294-13 Probe Masking of Arabidopsis Microarrays to Detect Differential Gene Expression in Ovules of Sexual and Apomictic Boechera (Brassicaceae).

See more from this Division: C07 Genomics, Molecular Genetics & Biotechnology
See more from this Session: Diversity and Trait Analyses In Crop Plants: II/Div. C07 Business Meeting
Wednesday, November 3, 2010: 1:55 PM
Long Beach Convention Center, Room 102C, First Floor
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Jonathan Cardwell and John Carman, Utah State University, Logan, UT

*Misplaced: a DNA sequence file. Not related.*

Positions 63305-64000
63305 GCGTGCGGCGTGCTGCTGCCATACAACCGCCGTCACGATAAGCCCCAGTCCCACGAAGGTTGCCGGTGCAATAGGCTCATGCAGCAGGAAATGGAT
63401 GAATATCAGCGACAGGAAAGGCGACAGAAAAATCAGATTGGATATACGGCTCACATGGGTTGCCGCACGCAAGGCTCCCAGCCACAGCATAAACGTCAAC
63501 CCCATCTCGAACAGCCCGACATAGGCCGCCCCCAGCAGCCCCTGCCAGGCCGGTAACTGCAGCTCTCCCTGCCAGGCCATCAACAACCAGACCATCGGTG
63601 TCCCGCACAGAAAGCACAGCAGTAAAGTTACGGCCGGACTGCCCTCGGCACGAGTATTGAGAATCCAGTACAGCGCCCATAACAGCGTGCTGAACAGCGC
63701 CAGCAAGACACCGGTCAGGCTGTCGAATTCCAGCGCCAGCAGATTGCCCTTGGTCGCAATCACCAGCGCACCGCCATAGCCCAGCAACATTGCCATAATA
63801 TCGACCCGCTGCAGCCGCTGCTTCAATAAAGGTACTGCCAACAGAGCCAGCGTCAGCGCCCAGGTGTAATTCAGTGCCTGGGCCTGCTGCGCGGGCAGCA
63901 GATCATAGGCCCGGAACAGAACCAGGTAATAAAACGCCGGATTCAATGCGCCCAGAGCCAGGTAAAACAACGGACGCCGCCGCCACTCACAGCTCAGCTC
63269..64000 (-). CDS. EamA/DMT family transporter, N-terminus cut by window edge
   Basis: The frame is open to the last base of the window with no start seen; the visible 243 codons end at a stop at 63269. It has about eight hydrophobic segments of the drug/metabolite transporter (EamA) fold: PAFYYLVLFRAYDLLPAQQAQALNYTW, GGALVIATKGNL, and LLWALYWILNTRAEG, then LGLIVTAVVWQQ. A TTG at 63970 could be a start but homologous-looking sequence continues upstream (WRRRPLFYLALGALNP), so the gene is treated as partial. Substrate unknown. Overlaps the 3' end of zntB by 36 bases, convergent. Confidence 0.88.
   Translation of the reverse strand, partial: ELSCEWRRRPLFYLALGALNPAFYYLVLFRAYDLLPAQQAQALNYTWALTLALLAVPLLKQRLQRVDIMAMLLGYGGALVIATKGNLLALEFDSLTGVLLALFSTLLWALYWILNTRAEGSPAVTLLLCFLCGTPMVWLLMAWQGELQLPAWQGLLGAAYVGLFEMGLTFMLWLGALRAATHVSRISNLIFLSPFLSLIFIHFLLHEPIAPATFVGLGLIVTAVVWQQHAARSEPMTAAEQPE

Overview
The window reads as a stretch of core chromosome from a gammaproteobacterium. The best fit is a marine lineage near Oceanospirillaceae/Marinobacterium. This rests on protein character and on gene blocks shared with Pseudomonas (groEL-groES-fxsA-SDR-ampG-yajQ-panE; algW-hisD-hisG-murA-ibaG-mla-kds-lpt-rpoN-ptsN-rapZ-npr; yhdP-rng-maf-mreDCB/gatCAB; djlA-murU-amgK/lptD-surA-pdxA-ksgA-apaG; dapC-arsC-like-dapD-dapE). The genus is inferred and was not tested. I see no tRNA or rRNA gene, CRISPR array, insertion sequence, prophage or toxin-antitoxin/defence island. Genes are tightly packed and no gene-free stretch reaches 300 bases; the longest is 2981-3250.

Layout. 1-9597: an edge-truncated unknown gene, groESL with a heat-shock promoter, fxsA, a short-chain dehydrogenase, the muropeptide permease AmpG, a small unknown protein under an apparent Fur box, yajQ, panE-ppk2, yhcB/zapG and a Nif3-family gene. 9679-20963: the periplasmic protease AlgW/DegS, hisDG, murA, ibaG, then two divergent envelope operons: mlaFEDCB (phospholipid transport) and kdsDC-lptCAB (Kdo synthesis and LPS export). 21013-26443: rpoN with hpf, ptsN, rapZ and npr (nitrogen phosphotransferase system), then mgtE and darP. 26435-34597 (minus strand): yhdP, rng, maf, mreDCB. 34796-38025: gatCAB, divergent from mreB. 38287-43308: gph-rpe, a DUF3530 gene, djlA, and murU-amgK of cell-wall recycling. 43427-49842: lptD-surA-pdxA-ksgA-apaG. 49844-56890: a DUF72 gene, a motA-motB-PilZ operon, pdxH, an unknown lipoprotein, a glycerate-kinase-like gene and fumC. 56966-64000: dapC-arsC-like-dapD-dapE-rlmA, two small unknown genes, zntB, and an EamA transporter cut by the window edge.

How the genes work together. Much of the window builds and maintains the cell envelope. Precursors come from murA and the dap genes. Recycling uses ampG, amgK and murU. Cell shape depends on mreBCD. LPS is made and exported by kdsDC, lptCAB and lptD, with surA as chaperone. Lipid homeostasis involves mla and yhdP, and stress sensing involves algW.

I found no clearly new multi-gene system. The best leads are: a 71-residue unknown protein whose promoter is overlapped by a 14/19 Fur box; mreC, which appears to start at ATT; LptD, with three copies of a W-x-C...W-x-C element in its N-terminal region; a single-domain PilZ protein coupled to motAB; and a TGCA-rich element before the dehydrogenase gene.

Microarrays are powerful tools for gene expression profiling, but their use is generally restricted to sequenced and well-known genomes.  Although microarrays have been used to detect gene expression in related species, reliable results have been limited to genes that exhibit sequence homology with most (preferably all) of the probes of the probe set of each respective gene.  For example, there are 11 probes per gene (probe set) on the Affymetrix <em>Arabidopsis</em> (ATH1) GeneChip<sup>R</sup>.  Recently, various methods have been suggested to deal with polymorphisms between array probes and target organism DNA, thus increasing transcriptome coverage for cross-species array analyses.  One such method involves a probe-selection strategy that masks one or more probes per probe set, that are not homologous with the target species gene.&nbsp; We report herein the use of this strategy to profile gene expression during multiple stages of ovule development for sexual and apomictic species of <em>Boechera</em> (Brassicaceae).  Twenty ATH1 arrays were used to assess gene expression in ovules of three species &ndash; two apomicts and one sexual &ndash; at four stages of ovule development.  Probe intensities were masked at a range of thresholds (0 to 1000) using the Xspecies Perl script (Nottingham <em>Arabidopsis</em> Stock Center), and resulting custom Chip Description Files were used to test for differential gene expression at a BH-FDR &lt; 0.05.  qRT-PCR was used to evaluate relative expression levels of our probe masking approach.  Probe masking generally increased <em>i</em>) the detection of differentially expressed genes by up to five-fold, <em>ii</em>) the level of fold-change observed for previously detected differentially expressed genes, and <em>iii</em>) the number of overrepresented gene ontology categories that were enriched above that predicted by random distribution.  Results of this study are being used to determine candidate genes for the control of apomixis, and suggest a novel theory of apomixis control by epigenetic regulation.